Plain English

The Model Documents in the New Guide, and the sample provisions and commentary in the Encyclopedia of Ground Leases, are all written in Plain English as opposed to the convoluted and difficult legalese that so often appears in legal documents. A nonlawyer should be able to understand the contents of these documents and provisions, though not necessarily the logic and legal principles that drive them. Old habits are hard to break, and many bad old habits were once taught as proper lawyerly writing. So using Plain English requires constant vigilance.

What does “Plain English” writing require? One could write an entire book about the topic. Many have. But these guidelines represent a good start:

  • Avoid legalisms, such as “including without limitation,” words starting with “here” or “there” (such as “herewith” and “thereby”), and repetition of numbers as numerals and words.
  • Don’t use section cross references. Instead use intuitively and helpfully defined terms and other measures to avoid cross references. This prevents mistakes and inconsistencies. It also gives the reader clues about whatever is being cross-referenced.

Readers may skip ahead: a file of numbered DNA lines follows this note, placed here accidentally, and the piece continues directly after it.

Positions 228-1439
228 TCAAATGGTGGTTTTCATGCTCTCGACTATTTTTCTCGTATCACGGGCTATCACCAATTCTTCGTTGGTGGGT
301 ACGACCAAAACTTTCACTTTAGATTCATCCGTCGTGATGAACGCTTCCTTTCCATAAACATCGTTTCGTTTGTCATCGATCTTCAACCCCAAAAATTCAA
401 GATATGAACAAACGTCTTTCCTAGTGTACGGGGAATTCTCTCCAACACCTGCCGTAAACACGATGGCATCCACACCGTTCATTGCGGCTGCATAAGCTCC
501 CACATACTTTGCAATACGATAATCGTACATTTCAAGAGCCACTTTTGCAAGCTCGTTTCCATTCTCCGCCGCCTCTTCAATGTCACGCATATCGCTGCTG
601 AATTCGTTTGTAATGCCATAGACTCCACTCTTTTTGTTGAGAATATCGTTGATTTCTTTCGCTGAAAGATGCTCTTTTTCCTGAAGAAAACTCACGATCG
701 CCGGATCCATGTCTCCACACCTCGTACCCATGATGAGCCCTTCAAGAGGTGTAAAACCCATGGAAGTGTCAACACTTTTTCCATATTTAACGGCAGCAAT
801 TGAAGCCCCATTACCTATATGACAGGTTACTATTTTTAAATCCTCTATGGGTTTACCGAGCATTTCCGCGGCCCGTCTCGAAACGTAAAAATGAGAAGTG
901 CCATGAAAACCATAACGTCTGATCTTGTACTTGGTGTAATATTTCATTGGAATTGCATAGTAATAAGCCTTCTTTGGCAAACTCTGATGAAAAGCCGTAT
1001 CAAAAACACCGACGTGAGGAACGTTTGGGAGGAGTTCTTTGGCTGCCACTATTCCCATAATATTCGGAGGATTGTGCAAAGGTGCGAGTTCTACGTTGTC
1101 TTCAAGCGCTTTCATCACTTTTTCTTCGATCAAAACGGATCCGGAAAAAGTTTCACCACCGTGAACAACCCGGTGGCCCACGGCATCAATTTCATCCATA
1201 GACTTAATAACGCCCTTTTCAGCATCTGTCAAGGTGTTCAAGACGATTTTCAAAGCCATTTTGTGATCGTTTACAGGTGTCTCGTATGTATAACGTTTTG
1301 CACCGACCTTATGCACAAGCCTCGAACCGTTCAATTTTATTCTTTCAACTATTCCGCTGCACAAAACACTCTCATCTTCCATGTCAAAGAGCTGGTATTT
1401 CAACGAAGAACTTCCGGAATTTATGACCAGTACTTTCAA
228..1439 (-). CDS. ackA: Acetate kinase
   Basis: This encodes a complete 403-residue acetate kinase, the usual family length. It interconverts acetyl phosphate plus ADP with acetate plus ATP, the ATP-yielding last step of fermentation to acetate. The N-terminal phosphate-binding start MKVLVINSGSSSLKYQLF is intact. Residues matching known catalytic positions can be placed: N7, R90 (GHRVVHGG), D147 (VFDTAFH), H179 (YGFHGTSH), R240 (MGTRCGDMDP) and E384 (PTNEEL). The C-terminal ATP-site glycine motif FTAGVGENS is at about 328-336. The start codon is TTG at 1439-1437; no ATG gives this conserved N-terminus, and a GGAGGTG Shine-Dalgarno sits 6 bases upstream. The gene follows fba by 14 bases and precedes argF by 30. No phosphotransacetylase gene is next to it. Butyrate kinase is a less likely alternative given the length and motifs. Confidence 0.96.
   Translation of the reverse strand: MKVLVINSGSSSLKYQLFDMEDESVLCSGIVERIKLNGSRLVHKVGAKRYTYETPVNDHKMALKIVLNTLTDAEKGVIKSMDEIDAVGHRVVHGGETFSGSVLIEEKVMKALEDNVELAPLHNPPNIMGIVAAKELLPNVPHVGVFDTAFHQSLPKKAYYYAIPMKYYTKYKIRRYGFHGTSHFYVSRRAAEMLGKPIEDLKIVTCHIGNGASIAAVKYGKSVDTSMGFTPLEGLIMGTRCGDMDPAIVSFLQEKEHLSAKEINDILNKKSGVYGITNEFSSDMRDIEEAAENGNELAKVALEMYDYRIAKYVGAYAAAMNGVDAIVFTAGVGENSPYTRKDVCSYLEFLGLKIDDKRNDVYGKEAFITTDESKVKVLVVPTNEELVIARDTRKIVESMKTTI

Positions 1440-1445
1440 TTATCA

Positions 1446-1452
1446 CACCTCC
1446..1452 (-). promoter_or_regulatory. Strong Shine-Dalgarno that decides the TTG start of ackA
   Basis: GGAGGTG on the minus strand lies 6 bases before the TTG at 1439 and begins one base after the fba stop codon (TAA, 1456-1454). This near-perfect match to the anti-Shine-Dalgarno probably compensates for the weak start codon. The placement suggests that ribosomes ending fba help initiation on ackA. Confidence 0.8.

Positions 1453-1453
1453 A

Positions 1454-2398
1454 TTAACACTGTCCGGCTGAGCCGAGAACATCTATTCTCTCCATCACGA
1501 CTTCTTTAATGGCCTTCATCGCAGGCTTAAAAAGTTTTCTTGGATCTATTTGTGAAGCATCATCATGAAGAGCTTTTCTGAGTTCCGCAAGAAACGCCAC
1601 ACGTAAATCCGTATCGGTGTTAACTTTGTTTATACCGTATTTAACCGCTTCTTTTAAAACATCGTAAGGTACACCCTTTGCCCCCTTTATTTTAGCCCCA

• Express the general rule first. Then present its clarifications, exceptions, and qualifications, each as a separate concept. Make each idea a separate sentence where possible. Don’t interrupt the flow of the general rule.
  • Keep sentences and paragraphs short, simple, and direct.
  • Make each point once. Make related points in close proximity. These measures shorten documents and prevent inconsistencies and duplication, which itself causes inconsistencies.
  • Minimize use of parentheses. Instead, figure out a different way to make the same point.
  • Prefer verbs to nouns.
  • Present concepts in an orderly and logical way.
  • Use the active voice.
  • Vary from these guidelines whenever it makes sense. But do it deliberately, carefully, and rarely—not just out of laziness, habit, or inattention.

Because they are written in Plain English, the Encyclopedia of Ground Leases and the Model Documents in the New Guide sometimes do not always read like typical legal documents. A lawyer might think they don’t sound right. But a nonlawyer might read and understand them. That’s a good thing.

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